Old 08-08-2014, 11:01 AM
 
Location: N Atlanta
4,599 posts, read 2,791,564 times
Reputation: 2301
Quote:
Originally Posted by Arcenal352 View Post
I can name a few:

- Traffic and chaos getting around:
For such a relatively small city, traffic is a nightmare. Unlike most other cities with traffic issues, there really is no way around it, here. Public transit is near non-existant, and everything requires extensive driving. Which leads to the next point:

- Uncontrolled Urban sprawl:
Everything is scattered around at pretty far distances. It is very common for folks to have to drive 30+ miles one way to work, and then another 30 miles in the opposite direction to pick your kids up from school. Don't have a reliable car? Good luck.

- Pay rates:
Engineers (except for senior engineers) make $40-$60k/year. That's absurd.
Police officers average around the same as the guys changing your tires and oil at the tire shop.
Unless you're a health professional (Not talking CNAs or that kind, but more like MDs and NPs) the job market is terrible. The service and tourist industries are most prominent, and we all know how well those pay.

- Weather:
Think warm winters are nice? Well, these "warm" winters only last about 4 months. The rest of the year, it is disgustingly hot and humid outside, with heat indexes constantly reaching 110 degrees. And no, the temperature does not drop much at night. Add your power bill to that, from constantly having to have the AC on at full blast. Do you like $300+ monthly utility bills year round?
Also, Sunshine State? Think again. During the summer months (again, some 7 to 8 months of the year) at around 3PM, you will experience Doomsday; this phenomenon that occurs where the skies turn black and God unleashes oceans from the skies upon us. Every. Single. Day.

- Wildlife:
This may seem like a nice thing at first. I love birdwatching, and Florida in general is great for that. However, you WILL have snakes in your yard... The deadly ones. You WILL run into alligators practically everywhere. You WILL constantly get attacked by poisonous bugs.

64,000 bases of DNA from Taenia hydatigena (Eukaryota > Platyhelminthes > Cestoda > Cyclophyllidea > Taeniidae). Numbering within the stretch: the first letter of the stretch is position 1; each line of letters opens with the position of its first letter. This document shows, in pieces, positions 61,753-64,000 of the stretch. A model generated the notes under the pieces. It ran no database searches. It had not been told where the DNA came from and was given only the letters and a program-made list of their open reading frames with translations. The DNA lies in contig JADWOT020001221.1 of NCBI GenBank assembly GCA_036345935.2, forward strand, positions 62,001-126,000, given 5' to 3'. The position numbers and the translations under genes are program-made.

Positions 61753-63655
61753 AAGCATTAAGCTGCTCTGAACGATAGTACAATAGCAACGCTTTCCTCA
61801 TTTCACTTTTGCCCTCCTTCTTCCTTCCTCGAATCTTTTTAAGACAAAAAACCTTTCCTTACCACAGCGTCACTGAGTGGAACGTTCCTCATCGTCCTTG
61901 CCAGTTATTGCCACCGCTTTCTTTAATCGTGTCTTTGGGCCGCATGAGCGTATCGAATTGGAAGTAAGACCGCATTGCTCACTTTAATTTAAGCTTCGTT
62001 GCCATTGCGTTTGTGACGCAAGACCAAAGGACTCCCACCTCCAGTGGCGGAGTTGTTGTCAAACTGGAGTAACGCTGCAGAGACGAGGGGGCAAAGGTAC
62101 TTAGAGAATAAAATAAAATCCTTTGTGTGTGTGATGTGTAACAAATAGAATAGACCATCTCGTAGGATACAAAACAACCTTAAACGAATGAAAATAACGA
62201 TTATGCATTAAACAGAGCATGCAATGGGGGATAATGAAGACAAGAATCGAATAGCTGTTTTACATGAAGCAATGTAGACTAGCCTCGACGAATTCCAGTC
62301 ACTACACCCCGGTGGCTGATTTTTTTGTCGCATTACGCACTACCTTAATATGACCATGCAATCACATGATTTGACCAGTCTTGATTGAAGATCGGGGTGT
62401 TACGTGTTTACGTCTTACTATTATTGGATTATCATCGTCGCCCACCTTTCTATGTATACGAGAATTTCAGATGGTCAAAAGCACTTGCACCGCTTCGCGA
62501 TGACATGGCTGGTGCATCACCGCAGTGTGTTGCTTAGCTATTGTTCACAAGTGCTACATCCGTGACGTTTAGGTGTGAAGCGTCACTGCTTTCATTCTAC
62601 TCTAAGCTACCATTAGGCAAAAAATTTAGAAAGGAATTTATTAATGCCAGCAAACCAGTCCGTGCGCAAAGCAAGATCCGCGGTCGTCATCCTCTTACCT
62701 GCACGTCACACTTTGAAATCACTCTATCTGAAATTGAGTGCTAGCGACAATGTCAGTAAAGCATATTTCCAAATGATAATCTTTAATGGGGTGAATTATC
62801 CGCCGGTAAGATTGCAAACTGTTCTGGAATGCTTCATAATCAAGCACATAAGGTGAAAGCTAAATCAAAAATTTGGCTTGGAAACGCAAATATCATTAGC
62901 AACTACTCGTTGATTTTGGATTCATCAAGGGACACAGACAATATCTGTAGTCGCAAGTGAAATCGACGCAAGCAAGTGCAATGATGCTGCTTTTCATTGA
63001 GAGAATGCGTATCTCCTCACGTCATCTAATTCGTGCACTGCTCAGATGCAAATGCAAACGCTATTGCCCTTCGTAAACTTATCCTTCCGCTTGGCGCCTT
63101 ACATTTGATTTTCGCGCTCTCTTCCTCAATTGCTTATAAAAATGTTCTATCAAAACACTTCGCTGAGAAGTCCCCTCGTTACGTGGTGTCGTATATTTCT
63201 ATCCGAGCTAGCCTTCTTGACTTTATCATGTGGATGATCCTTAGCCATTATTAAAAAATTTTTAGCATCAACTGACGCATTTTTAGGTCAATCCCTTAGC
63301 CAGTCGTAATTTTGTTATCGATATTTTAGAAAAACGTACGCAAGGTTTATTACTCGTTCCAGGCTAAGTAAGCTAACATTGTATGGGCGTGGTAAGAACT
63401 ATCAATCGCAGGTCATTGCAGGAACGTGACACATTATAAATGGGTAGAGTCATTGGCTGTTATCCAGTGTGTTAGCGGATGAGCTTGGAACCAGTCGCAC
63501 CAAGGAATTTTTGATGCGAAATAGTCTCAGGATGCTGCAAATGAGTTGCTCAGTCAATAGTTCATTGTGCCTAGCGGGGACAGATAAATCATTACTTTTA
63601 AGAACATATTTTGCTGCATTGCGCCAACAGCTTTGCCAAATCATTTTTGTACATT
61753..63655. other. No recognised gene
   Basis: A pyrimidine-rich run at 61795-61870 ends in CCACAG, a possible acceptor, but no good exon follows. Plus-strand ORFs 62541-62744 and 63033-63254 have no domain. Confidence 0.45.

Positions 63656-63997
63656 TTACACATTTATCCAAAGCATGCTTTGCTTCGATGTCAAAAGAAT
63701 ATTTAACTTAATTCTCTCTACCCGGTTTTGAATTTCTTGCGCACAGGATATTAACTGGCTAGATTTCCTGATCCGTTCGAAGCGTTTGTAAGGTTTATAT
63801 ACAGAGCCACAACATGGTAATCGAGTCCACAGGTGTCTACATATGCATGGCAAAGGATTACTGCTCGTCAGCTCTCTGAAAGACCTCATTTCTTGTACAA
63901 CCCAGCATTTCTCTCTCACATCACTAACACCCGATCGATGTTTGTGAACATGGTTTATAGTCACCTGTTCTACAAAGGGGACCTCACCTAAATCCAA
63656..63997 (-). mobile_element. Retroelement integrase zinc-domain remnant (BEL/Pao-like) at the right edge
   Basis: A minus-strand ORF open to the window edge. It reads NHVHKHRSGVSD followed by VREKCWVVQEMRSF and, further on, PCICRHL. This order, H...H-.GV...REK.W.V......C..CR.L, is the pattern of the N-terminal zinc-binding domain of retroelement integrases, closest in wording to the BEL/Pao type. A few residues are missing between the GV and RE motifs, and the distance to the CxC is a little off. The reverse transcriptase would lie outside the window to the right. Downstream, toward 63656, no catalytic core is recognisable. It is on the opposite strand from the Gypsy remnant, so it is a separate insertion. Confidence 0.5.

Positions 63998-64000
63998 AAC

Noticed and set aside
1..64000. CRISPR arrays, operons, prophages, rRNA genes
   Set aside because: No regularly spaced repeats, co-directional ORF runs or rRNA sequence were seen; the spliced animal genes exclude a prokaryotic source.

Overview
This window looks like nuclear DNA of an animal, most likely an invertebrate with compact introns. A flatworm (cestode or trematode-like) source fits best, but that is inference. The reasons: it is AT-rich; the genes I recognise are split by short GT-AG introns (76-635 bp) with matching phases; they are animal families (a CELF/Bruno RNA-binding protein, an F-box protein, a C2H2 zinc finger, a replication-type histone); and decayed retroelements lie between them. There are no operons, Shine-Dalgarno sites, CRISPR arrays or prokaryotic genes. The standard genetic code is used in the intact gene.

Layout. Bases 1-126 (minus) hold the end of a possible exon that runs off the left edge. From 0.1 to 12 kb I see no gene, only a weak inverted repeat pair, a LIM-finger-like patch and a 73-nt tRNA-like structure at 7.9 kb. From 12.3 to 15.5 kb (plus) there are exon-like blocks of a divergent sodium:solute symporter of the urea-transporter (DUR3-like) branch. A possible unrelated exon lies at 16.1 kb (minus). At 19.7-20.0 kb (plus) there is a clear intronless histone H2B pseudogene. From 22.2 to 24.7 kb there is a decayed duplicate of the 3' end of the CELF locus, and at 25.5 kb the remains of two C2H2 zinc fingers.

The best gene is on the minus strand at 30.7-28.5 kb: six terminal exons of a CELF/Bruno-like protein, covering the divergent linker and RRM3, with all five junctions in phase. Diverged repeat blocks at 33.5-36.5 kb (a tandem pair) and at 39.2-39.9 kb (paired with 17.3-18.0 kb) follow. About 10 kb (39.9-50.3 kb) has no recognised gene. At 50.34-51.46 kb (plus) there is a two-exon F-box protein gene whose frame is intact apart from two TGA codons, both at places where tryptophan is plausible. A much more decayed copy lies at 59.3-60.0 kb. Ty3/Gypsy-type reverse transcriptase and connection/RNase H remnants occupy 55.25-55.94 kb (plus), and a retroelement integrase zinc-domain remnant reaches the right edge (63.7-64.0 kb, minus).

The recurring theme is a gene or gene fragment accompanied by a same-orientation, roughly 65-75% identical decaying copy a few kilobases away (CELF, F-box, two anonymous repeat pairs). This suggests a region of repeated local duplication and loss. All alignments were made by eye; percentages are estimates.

The nearby beaches are nice, but there are always reports of bacterial infections (again, deadly) from the warm saltwaters, and the lakes are known to contain brain-eating amoebas, large water moccasins, and again, alligators. Doesn't stop locals (like myself) from enjoying the waters once in a while, but there are pretty high risks involved. Not to mention, the Atlantic Coast east of Orlando is shark-infested.

- Crime:
I guess it's gotten better over the years, but most of Orange County is rather intimidating. Drive around, make a few stops. You'll see.

I live in Orlando. I have lived here since 2002. Moved from an urban, Northern environment. Will I move? Unlikely, as I have made my bed here. It's not a TERRIBLE place to live if you can make the most out of certain situations, and if you can find employment outside of the service and tourism industries. But it's definitely nothing fantastic either. Basically, every reason that one may have to WANT to move to Orlando will soon turn into a reason to want to move OUT.

P.S., locals don't go to Disney or Universal much at all. We'd rather get away from the chaos there. Smaller, but very enjoyable attractions include the two Fun Spot locations, and if you want to venture out a little, Busch Gardens in Tampa (VERY few tourists out there.)

+1 on all of the above ...

To the OP -

If you have children and before you buy a house, do a neighborhood search for sexual offenders here :

https://offender.fdle.state.fl.us/offender/Search.jsp

Just checked our rental house ... 76 in a 5-mile radius and some of them live in upscale subdivisions.
You wouldn't want to buy with one next door ...

Also, we had a lot of trouble when renovating our house with shady contractors. Do your homework; do not rely on Angie's List as we found a few bad eggs there with tons of positive reviews.

And I would disagree with poster SH on the friendliness of the people in Orlando, at least from our experience. We live in north Atlanta now and the level of civility and friendliness is worlds different. Kids here say "Yes sir" or "No ma'am" and hold the door for the women and the elderly. We didn't find that to be the case in Orlando. Neighbors are neighborly here in north Georgia and don't pull in the garage, close the door, and run the other way. Once again, your experience may be different.

As my wife now says about Orlando ... "Hay demasiada chusma" ... and she used to be an Orlando-lover.

Last edited by Soup Not See; 08-08-2014 at 11:28 AM..
 
Old 08-08-2014, 11:20 AM
 
1,422 posts, read 1,526,037 times
Reputation: 1128
Traffic is not too bad compared to other places. But what is bad is the amount of bad drivers. A lot of hit and runs happen. You have tourists, immigrants and old people that drive like maniacs.
Please register to post and access all features of our very popular forum. It is free and quick. Over $68,000 in prizes has already been given out to active posters on our forum. Additional giveaways are planned.

Detailed information about all U.S. cities, counties, and zip codes on our site: City-data.com.


Closed Thread


Options
X
Data:
Loading data...
Based on 2000-2013 data
Loading data...

123
Hide US histogram

Over $104,000 in prizes was already given out to active posters on our forum and additional giveaways are planned!

Go Back   City-Data Forum > U.S. Forums > Florida > Orlando

All times are GMT -6.

2005-2017, Advameg, Inc.

City-Data.com - Archive 1, 2, 3, 4, 5, 6, 7, 8, 9, 10, 11, 12, 13, 14, 15, 16, 17, 18, 19, 20, 21, 22, 23, 24, 25, 26, 27, 28, 29, 30, 31, 32 - Top